Whipping egg whites into a frenzy isn’t going to make up for missing Sarah’s wedding. She was however, cooking dinner for the boy and I and I’m always loathe to arrive anywhere without bringing (making) something, so I had the perfect excuse to trial meringues in the new oven. Sarah can’t eat diary—meringues are the perfect answer.
I’m afraid of meringues.
It’s irrational, I know. I’ve told myself it’s because meringue-making is overhyped. All the chatter about temperature, over-beating, texture, and type of mixing bowl has contributed to my fear.
It’s been a good few years since I’ve made a pavlova, and even then I was following my mother’s foolproof recipe, and during all that time the meringue angst has grown, reducing me to something akin to inertia. (I’m aware I sound as though I’ve developed a egg-white-whipping syndrome of sorts…)
Convinced that I couldn’t arrive for supper without miniature cocoa-flavoured white marshmallow-textured sweet things I bit the bullet.
Clearly bemused, the boy watched while I searched all my cookbooks for a trustworthy recipe. My bookshelves didn’t satisfy. We looked online; too many choices.
And, then I remembered a recipe by Orangette that had struck me as reassuringly straightforward.
Some items were missing from my cupboards—I didn’t have cocoa nibs, which no doubt are better than plain chocolate chips. And I used a quarter cup of icing sugar, as well as granulated. But what follows is essentially Orangette’s recipe.
45 minutes later, much to my delight, I opened the oven to find rows of perfectly formed meringues; still white, not cracked. I can’t recommend this simple approach enough. They melt on your tongue, still soft—not too chewy—on the inside, while retaining their crumbly outer skin.
We packaged them up; added a bottle of something fizzy, and trundled off to Sarah’s to fill them with berries and cream. At Sarah’s, where we gorged ourselves on smoked ham with roasted vegetables, I whipped cream, and we assembled our meringue and raspberry sandwiches over glasses of champagne. (They’re still happily ensconced in wedding mode.)
I can’t wait to make more—thank you Orangette.
Meringues with chocolate, adapted from Orangette’s recipe.
1 tsp pure vanilla extract
3/4 cup granulated sugar
1/4 icing sugar
1/2 cup egg whites (4 large eggs), preferably at room temperature
Pinch of salt
1/2 cup of plain chocolate chips
Whipped (unsweetened) double cream
Raspberries (or any other fresh berries)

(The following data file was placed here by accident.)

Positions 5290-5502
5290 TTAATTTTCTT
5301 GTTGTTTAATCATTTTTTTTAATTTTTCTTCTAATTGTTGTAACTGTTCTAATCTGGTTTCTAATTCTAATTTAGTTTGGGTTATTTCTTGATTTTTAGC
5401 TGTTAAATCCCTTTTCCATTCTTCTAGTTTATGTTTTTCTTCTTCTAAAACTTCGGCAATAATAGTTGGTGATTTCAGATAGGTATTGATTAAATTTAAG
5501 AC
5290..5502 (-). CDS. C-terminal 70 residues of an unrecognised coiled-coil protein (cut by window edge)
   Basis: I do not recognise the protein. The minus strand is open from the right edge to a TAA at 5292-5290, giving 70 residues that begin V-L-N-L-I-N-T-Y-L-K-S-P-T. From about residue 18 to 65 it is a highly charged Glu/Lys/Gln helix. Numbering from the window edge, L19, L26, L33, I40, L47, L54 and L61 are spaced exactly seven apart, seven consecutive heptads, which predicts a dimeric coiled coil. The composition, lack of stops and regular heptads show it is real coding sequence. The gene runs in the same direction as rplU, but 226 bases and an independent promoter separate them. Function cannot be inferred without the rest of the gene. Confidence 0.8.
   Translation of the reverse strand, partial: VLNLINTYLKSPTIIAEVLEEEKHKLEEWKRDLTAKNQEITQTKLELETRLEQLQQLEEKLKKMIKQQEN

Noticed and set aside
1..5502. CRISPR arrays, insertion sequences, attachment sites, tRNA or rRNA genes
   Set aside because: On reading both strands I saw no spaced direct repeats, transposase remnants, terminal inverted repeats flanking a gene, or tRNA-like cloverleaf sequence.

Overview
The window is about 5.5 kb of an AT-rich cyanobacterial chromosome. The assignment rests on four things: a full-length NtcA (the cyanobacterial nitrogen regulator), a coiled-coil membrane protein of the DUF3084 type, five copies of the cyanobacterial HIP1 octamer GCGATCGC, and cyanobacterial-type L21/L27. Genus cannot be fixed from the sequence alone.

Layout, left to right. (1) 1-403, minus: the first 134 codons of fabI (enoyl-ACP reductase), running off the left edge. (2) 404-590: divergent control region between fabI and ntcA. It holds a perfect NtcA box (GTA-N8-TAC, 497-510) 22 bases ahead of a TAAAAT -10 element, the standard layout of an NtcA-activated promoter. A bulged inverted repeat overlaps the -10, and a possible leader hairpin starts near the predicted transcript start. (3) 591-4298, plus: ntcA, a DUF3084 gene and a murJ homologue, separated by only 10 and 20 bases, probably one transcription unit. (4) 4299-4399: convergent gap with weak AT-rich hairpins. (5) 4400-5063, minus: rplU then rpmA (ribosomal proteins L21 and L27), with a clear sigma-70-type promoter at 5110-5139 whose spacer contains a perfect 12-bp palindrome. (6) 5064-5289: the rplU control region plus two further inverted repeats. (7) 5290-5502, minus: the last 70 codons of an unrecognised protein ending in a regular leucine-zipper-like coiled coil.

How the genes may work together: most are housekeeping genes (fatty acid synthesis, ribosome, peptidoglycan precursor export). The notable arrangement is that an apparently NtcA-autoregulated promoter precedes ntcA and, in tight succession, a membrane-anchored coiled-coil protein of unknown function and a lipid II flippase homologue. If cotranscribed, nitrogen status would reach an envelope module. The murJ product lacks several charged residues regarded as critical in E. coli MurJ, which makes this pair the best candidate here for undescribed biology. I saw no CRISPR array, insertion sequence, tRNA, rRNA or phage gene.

Makes: about 20 small meringues
Place two oven racks in the upper and lower thirds of the oven, and preheat to 100C.
Line two baking sheets with baking paper.
In a large ceramic bowl, whisk the eggs whites and salt using a hand-held electric beater. Start on a low setting, and slowly increase the speed to the medium setting. Beat until the mixture holds soft peaks and the egg white bubbles are small, about 2 to 3 minutes.
Increase the speed to medium-high, and slowly add the sugar, bit by bit. Continue to beat the mixture until shinning, stiff peaks form. The bowl will suddenly seem cloud-filled. This takes about 4 minutes. Add the vanilla at the last moment.
Gently fold in the chocolate chip. (If you’ve found cocoa nibs, true to Orangette’s recipe, use these.)
Immediately spoon the meringue mixture onto the lined baking sheets. If like me you’re currently without any type of piping device, using a tablespoon is the easiest fallback option. Scoop up a dollop of the mixture onto the spoon and gently place on the tray, in whatever form you like. (Mine were pretty abstract peaks.) You should be able to fit around 10, spaced, on each sheet.
Place the sheets in the oven. Bake for about 40 to 45 minutes, rotating and switching the sheets halfway through. If, when you open the oven they appear to be cracking or browning, reduce the temperature slightly.
When the meringues are ready, remove them from the oven, place them on a wire rack and leave to cool.
Whip some cream, and enjoy. Keep any unexpected broken pieces for a decadent breakfast topping…(or a spontaneous Eton mess).
In an airtight container they should last for two weeks.